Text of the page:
Author : Efrain Silva
This fish is also called the Zebrafish — and you probably guessed, by now — that it is striped indeed, like a zebra. It is naturally silver - colored, and its stripes are blue, and its lips can be golden or silverish, all in all. There is also an albino version of this fish — how funny and intriguing is that?
Anyways, the Zebra Danio, depending on how fast it moves, can actually look black and white from a distance. See why it’s more like a zebra? Now for its diet (perhaps the most fun part of this whole thing, what you’ve really been wanting to learn more about….)
The Zebra Danio is omnivorous. It will not pass up a good free offer of mosquito larvae. Neither will it think twice before eating up a worm or a small crustacean. It even likes algae and other plant life, too, when it can find it.
Not only that, but to further add, did you know that certain flake - food algae now exists and can be bought at pet stores (or even local retail places)? Yes, I’m talking about a flake form of algae that’s out there, and guess what? This fish loves it, too!
The Danio rerio is its origin name, in terms of categorization — scientists thought, apparently, it’d be a good idea to keep this one’s name short and sweet (unlike with many other fishes, which have long technical jargon names). “Danio rerio” cuts right to the point and makes a bold statement about this fish, I think. Now, where did this little guy first swim from, you ask? It’s an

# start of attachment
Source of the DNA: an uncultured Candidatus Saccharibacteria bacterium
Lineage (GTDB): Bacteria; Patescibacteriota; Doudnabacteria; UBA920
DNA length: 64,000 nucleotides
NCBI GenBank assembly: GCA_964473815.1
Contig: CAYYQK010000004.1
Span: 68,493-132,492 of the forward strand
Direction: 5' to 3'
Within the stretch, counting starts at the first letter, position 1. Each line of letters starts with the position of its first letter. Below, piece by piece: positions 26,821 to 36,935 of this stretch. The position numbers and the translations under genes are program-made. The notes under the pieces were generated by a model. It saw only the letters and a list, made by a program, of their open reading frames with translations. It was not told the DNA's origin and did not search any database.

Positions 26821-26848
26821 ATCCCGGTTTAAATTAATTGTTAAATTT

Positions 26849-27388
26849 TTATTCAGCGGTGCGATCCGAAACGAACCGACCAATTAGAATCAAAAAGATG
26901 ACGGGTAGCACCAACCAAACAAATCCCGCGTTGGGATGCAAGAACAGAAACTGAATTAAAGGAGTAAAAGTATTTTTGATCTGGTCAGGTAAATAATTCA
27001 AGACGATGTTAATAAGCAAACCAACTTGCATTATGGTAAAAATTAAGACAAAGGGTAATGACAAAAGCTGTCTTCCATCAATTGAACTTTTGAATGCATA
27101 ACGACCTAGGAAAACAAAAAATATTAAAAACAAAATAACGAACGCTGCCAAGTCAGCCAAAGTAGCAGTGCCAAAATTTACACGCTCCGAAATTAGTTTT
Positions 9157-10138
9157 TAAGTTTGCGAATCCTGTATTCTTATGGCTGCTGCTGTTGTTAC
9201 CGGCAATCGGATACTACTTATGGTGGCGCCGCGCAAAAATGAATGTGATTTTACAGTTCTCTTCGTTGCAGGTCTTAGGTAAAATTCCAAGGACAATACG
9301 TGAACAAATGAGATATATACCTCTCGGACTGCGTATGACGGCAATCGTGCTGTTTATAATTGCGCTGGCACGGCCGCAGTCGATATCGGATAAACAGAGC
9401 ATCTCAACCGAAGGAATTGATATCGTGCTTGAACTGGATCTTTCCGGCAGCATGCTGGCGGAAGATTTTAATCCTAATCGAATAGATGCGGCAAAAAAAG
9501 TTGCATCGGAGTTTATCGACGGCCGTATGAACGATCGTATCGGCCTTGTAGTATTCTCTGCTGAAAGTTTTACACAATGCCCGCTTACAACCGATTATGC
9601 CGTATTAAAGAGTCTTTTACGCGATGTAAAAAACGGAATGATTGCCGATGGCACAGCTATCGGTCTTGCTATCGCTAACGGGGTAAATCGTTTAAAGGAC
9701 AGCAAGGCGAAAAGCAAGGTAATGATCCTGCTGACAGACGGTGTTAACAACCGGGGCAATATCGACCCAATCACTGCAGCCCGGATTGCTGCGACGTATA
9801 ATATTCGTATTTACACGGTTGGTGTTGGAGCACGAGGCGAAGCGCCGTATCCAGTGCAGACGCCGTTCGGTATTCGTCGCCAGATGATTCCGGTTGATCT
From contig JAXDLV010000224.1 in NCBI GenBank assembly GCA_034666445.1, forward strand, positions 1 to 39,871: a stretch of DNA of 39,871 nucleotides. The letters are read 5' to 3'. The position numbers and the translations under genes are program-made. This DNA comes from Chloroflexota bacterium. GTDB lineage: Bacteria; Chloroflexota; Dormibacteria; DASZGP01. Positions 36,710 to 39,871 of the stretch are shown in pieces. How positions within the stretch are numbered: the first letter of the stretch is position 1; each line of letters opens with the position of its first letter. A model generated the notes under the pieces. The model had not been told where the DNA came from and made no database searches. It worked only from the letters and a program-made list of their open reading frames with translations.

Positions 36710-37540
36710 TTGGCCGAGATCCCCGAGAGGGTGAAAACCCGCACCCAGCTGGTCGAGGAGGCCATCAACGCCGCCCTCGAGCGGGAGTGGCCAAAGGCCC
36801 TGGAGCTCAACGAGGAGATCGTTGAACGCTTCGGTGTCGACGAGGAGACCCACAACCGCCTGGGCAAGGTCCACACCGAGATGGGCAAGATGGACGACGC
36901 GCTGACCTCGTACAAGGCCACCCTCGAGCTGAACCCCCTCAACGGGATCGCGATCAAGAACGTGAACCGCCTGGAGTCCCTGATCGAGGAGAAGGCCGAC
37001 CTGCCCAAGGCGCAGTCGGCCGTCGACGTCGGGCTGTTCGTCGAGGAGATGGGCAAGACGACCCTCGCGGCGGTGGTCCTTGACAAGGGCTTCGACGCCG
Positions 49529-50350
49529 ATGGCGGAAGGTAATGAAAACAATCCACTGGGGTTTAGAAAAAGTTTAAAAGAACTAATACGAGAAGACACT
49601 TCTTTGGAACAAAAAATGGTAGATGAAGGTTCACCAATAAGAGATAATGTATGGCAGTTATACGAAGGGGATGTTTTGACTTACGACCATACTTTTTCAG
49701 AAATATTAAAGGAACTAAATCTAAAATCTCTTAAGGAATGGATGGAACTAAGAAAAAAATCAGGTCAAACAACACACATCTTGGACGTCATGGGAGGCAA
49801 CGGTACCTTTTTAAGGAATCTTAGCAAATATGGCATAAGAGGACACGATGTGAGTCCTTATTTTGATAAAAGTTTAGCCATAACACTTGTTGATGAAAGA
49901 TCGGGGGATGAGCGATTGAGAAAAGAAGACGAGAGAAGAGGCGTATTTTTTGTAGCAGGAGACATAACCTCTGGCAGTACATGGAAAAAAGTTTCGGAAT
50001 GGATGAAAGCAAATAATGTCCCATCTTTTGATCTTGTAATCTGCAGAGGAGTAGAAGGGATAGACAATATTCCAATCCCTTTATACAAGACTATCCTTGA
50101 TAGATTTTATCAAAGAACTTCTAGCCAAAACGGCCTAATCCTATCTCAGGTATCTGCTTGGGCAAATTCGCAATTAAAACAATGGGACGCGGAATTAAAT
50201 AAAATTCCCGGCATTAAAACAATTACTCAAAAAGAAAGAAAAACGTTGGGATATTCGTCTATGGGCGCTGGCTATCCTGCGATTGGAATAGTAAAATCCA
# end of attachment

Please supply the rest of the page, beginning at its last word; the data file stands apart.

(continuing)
Asian native (southern parts). Subtropical and tropical versions of this fish both exist. Some also prefer to call it by the name of “Zebra Danio”.
You want to put it with similar species, and that is boldly understating the fact of the matter : This is so crucial to always keep in mind, so do not fail to do so. Flying Barbs make great tank buddies for it (and they have already agreed to let it room with them, with a special discount of half off the first month’s rent, he heh). You know what other little buddies can work great? Get a few Bengal Turquoise Danios up in there, and you can let the party begin….like - minded fish always get along best.
Other Facts to Note
Keep in mind : This particular breed of fish is often at a risk for contracting some mild - to - severe form of what is known as Mycobacteriosis. Have you heard the term before? Well, this is what it applies to —- it’s basically a zoonotic disease, and guess what else? People can get it, too!
What you want to do is the following : Assess your fish often. Note any ‘health signals’ it may give you. These can include loss of its fins, lethargy, or even ulcerations and skin inflammations, among other symptoms. Be careful.